As there was plenty of daylight left we went to have a look at Loch Ard National Park where we thought we would see the Apostles. We walked to lookouts that gave us wonderful views of the coastline and looked at a giant rock called the Razorback and a spectacular island with a worn away archway. We saw an impressive gorge and looked out upon the ocean at the spot where the poor ole clipper Loch Ard met its demise. Not an Apostle in sight, so as a last resort we consulted the map and discovered we were in the wrong place. There were still some more walks to do at Loch Ard but we decided to come back another day, as we really wanted to see an Apostle.

 
     
   
  The unceasing, unrelenting waves rolling in to batter the cliffs, hour after hour, year in, year out.  
     
   
  I love this picture. Nature at its wildest.  
     
 

We drove further up the road and came across, not only a huge sign advertising the ‘Twelve’, but a very large car park that was very busy indeed. Buses and cars everywhere plus helicopters taking off constantly. The walk to the lookouts took us under the road and was a very easy path to the very top lookout. There were people everywhere, mainly overseas visitors – it was rare to hear English being spoken. By now the sun had retreated and no amount of coaxing would bring it out again so we decided to call it a day and return on a sunny day.

 
     
   
  Some of the Apostles on a miserable, dull day.  
     
  Saturday 14th August 2010  
 

Pete Mate got up early today and made me some coffee; this is my yearly treat as today is my birthday and our wedding anniversary. He also gave me my favourite perfume as a present. Impressed are we? Don’t be, he had to be led by the hand.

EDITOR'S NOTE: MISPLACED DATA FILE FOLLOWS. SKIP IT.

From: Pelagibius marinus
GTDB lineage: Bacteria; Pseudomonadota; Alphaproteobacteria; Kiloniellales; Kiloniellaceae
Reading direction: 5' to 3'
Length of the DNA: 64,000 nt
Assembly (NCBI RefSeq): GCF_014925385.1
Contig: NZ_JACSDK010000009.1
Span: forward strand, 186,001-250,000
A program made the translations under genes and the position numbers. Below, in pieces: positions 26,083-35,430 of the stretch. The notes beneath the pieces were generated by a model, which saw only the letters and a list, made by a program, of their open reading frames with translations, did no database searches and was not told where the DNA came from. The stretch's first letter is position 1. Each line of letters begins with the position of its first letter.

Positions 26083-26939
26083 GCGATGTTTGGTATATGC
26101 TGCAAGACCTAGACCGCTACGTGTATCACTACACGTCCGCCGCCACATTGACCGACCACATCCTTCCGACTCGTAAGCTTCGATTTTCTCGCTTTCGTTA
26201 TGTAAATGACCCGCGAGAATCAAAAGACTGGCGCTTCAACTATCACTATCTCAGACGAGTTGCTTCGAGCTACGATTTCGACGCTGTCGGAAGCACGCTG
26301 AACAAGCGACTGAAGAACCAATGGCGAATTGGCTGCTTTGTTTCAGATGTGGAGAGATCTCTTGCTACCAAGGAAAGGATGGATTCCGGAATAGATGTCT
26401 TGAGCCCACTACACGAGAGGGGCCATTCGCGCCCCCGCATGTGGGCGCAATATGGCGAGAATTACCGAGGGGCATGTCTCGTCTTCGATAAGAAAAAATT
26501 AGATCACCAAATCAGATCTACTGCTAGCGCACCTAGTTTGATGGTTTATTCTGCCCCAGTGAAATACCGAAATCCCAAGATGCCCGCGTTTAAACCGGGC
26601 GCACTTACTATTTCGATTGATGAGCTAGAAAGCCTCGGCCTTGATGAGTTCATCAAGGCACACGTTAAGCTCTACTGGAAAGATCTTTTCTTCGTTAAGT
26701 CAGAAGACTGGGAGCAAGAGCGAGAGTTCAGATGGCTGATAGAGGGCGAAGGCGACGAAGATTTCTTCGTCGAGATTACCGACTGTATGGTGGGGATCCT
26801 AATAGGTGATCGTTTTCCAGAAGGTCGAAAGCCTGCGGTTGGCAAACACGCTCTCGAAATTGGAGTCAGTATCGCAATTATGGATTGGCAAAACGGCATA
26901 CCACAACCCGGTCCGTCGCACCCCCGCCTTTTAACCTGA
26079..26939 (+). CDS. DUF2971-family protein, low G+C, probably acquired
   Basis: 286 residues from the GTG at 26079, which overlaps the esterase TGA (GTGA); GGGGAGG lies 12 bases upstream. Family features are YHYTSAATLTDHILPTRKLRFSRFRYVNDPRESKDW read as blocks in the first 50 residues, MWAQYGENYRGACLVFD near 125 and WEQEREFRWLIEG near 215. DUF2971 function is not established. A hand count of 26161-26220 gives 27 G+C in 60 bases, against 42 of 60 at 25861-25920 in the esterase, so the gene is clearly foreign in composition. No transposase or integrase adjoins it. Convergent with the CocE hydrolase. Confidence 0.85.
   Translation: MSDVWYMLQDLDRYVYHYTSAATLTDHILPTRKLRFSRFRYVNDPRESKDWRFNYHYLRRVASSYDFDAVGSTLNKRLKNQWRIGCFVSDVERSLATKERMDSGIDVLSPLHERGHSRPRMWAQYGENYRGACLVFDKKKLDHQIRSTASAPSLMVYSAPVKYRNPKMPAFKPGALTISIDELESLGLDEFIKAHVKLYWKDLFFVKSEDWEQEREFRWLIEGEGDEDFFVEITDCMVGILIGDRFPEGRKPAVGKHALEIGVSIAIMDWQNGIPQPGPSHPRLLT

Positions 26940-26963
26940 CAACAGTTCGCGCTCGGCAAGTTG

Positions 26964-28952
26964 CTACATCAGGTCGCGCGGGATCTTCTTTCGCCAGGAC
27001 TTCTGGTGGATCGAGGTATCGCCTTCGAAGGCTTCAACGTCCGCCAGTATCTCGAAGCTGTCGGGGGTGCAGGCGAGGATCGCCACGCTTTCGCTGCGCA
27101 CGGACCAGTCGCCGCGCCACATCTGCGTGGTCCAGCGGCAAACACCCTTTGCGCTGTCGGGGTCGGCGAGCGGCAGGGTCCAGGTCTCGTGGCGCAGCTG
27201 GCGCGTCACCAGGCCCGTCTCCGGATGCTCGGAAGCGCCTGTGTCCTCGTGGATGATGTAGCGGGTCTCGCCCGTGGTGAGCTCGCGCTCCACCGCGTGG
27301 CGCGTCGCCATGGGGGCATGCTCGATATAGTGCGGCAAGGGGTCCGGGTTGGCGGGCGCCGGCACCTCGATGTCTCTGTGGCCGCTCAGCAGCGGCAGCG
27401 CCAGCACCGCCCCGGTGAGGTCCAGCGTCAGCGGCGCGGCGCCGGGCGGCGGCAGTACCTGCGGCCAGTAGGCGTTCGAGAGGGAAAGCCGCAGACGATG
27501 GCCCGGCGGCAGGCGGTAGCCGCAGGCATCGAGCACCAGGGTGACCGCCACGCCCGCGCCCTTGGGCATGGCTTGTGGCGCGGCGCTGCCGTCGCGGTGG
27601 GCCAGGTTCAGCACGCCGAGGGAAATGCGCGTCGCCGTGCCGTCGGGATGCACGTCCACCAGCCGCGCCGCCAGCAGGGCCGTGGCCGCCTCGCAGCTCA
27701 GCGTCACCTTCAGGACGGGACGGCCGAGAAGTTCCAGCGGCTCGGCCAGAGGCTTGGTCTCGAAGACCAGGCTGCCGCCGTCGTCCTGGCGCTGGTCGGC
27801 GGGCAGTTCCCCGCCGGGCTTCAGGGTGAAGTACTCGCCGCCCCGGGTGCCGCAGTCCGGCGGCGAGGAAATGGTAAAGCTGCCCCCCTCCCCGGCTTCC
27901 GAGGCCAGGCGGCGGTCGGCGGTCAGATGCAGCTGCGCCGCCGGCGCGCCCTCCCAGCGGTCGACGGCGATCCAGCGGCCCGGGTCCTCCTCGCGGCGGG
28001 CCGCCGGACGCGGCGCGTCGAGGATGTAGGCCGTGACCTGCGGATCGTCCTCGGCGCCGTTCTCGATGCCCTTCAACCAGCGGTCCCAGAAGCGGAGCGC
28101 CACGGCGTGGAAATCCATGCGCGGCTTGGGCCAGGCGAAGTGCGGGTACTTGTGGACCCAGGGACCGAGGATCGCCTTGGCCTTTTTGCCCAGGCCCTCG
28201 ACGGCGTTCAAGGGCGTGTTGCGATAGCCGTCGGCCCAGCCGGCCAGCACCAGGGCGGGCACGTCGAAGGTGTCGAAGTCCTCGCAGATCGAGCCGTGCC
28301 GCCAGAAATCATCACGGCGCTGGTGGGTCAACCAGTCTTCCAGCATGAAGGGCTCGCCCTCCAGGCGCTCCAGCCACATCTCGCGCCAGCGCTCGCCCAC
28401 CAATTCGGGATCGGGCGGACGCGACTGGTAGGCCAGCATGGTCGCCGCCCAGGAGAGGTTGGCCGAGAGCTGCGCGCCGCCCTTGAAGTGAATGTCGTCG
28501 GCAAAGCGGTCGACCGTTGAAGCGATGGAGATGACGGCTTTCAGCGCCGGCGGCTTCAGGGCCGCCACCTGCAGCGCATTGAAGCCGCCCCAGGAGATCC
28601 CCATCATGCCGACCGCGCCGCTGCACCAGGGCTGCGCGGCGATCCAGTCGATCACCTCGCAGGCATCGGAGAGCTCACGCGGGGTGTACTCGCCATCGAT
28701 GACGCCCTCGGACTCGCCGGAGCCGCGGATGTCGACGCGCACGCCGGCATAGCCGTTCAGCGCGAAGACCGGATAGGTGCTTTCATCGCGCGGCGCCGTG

We had a quiet relaxing day just doing the washing and chores that always seem to need doing even though we live in a caravan. In the evening we went out for dinner. It was just the local bistro inside the pub but it was nice and the food was really yummy. Once we had eaten I decided I must have received an unexpected birthday present – a tummy bug! So that took care of the rest of the night.

 
     
  Sunday 15th August 2010  
 

I did not do much today, just rested. Pete Mate was in his usual seat playing computers. Later in the day a huge storm blew in and nearly blew us away. The rain lashed down and a gale blew all night. It was not a night we want to repeat because at times it was quite frightening.

 
     
     
  Monday 16th August 2010  
 

We were unsure whether to move the caravan to a more sheltered site but in the end decided to stay where we were. By lunchtime the rain and wind had ceased and the sun was poking its little head through. We decided to take the broken strut to see if we could get it repaired. The plan was then to continue to the Twelve Apostles. By the time the chap had finished trying to repair the strut – unsuccessfully – the rain had returned with a vengeance. There was nothing else to do but go straight home and put the kettle on.

 
     
  Tuesday 17th August 2010